MUSC Honorcode

Approaching Honorcode Violations


The Honor Code is necessary to maintain the academic integrity of MUSC. Both students and faculty have a vested interest in ensuring that there is strict adherence to the Honor Code. Fortunately, genuine Honor Code violations are relatively rare, usually no more than a few cases per college per year. Because of this, a student who suspects another student of violating the Honor Code will most likely be in unfamiliar territory. To avoid unnecessary headaches, please use the following as a rough protocol for handling suspected Honor Code violations.

1. Read the Honor Code! It may sound obvious, but the Honor Code can answer most of the questions that arise if you have a suspected violation. It is relatively short and written in easy-to-understand language. In particular, pay attention to the submission of formal charges, the rights of the accused, the process by which the Honor Council conducts hearings. The most up-to-date version can be found online at http://www.musc.edu/honorcode/

2. If you need advice, the person to talk to is your college’s Honor Council Faculty Advisor. The Faculty Advisor is a non-voting member of the Honor Council who gives unbiased advice to all parties involved. Chances are that he or she has been through Honor Council trials before, and is therefore very familiar with the Honor Code and the Honor Council process. Do not hesitate to ask this person for advice; he or she would be much happier giving advice before formal charges are submitted rather than having to deal with additional problems that arise afterwards. The Faculty Advisor for your college is listed on the Honor Code homepage: http://www.musc.edu/honorcode/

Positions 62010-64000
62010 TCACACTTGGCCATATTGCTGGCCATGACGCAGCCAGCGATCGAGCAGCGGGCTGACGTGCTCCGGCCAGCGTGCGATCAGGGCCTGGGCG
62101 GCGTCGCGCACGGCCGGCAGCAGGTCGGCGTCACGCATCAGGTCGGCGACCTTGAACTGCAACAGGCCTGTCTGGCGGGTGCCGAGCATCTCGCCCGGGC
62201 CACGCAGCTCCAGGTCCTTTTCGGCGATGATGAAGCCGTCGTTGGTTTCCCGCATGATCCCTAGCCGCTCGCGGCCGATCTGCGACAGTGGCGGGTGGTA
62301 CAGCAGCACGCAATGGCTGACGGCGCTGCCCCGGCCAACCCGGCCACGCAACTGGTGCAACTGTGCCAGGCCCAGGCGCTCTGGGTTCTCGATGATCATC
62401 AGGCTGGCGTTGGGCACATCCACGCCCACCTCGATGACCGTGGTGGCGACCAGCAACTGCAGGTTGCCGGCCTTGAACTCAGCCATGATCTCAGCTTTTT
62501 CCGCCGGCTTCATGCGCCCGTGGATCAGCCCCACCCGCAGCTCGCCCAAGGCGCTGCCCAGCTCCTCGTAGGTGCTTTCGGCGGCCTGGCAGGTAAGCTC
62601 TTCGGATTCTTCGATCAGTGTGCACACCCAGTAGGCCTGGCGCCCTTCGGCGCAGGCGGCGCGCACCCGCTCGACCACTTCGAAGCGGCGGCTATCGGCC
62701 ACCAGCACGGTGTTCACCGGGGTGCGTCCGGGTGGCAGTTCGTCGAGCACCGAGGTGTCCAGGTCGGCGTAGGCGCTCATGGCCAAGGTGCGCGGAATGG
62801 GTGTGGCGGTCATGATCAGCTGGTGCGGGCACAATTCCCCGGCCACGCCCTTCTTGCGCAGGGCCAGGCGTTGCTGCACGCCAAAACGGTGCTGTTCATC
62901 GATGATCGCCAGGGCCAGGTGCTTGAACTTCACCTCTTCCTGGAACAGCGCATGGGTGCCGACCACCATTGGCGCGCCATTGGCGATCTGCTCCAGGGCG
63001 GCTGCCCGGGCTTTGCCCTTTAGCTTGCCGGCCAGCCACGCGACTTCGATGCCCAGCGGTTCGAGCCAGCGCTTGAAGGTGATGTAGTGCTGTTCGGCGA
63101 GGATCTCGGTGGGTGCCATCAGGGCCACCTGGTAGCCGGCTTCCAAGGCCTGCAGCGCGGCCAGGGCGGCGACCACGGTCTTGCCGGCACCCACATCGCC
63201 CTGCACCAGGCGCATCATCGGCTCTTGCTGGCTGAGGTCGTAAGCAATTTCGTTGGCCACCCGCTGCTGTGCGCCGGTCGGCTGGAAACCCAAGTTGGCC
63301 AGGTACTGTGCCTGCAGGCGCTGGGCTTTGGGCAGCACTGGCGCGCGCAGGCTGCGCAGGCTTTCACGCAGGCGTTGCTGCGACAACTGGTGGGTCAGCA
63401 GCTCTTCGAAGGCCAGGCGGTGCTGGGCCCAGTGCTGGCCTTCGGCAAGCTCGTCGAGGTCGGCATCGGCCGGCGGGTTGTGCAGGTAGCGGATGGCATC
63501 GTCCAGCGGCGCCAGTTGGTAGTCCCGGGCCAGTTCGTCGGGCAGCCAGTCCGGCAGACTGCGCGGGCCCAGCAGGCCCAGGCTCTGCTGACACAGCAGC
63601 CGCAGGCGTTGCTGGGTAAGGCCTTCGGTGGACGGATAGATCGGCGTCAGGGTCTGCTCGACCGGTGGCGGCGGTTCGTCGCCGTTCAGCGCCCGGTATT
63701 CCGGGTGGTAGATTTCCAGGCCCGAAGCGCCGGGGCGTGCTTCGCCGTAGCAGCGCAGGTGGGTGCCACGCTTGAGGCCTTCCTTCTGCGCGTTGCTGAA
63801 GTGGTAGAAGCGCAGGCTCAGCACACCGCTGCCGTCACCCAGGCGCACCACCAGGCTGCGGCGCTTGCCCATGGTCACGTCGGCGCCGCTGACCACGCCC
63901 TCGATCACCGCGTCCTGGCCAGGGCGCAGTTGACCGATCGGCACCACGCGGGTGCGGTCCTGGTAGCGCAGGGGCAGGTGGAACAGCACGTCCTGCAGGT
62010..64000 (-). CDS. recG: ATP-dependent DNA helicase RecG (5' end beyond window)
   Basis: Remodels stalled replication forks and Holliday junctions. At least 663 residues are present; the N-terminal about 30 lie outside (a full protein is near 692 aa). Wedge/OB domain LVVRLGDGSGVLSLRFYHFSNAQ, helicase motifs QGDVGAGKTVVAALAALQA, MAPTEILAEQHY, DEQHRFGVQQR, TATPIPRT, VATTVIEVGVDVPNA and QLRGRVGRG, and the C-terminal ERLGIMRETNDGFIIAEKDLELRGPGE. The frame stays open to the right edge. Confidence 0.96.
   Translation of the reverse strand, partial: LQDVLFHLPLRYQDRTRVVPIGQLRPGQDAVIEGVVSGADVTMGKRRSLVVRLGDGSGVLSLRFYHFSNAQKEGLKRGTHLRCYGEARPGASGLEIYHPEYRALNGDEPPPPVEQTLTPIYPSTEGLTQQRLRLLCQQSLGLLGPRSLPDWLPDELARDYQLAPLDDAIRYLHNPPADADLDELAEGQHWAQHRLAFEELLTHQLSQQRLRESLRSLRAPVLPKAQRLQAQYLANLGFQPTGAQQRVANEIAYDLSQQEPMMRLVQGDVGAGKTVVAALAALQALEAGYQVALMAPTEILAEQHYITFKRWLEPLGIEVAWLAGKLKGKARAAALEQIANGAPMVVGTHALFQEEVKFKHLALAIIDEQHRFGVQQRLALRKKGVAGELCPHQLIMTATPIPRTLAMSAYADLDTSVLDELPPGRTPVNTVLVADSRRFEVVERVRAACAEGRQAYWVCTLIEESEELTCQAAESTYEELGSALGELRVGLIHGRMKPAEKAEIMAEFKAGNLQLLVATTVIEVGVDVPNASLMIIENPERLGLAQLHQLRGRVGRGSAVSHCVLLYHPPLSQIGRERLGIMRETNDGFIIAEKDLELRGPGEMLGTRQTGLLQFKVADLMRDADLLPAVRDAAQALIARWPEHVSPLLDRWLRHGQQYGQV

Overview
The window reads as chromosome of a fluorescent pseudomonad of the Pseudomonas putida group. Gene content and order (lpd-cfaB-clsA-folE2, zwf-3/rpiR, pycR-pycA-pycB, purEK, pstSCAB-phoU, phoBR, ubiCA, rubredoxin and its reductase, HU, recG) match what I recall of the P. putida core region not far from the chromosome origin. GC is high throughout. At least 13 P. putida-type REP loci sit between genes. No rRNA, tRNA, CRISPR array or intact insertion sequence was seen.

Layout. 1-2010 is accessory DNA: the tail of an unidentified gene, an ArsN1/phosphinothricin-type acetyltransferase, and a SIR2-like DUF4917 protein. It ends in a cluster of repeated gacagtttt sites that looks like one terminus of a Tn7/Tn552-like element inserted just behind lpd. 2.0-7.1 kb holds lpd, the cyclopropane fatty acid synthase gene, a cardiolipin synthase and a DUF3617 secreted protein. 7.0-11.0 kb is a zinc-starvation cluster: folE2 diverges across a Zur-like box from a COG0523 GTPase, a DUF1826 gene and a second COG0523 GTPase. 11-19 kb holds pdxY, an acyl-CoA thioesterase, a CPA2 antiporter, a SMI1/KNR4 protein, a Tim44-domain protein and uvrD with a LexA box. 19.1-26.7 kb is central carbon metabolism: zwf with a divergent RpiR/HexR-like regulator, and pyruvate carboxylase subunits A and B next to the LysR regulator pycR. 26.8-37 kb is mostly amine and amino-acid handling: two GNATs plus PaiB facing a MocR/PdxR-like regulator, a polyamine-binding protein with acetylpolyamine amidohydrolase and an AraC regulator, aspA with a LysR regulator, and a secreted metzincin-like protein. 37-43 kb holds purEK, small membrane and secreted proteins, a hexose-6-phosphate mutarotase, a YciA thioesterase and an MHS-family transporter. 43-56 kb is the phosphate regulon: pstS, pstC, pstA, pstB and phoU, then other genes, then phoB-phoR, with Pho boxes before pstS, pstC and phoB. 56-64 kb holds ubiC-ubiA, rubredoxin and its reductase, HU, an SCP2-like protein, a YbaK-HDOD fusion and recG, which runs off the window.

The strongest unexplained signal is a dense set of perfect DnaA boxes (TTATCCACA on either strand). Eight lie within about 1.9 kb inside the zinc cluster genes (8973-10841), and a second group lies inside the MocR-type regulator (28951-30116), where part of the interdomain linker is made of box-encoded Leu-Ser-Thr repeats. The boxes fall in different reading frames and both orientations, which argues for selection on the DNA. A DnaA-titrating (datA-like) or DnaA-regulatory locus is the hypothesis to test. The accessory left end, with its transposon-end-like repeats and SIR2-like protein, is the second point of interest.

3. DO NOT discuss the matter with any additional students or faculty. The Honor Code requires that we maintain strict confidentiality. This is critical to protect the rights of the accused and to maintain the objectivity of the Honor Council. If you believe that there has been an Honor Code violation, submit formal charges in writing either to the accused student’s Dean’s office, or to the Honor Council President. These charges are confidential and should be hand-delivered. See page 6 of the Honor Code for specific instructions. Remember, you do not need to be assured of guilt before submitting formal charges. Honor Council officers will investigate the matter fully and conduct a preliminary hearing to establish whether the case should go before the full Honor Council. While we wish to avoid false accusations, we are even more wary of lax enforcement. Failure to report suspected violators endangers the integrity of the entire University.

4. DO NOT discuss the matter further. Once formal charges have been submitted, there is no need to discuss the matter with the accused or with anyone else. Doing so not only endangers confidentiality, it may also jeopardize the Honor Council’s investigation. The only people you should discuss the issue with at this point are members of the Honor Council who have been appointed as investigators. They will interview the accused and additional faculty members as appropriate.

6. Be prepared to be interviewed by an Honor Council investigator. Save any relevant materials to give to the investigator. Also be prepared to testify at the Formal Hearing if asked to do so. Unfortunately, Formal Hearings can be very time consuming; do not be upset if you have to sacrifice an evening. This is a small price to pay for maintaining the high standards of our school – and it’s much less time than the Honor Council members will be sacrificing!

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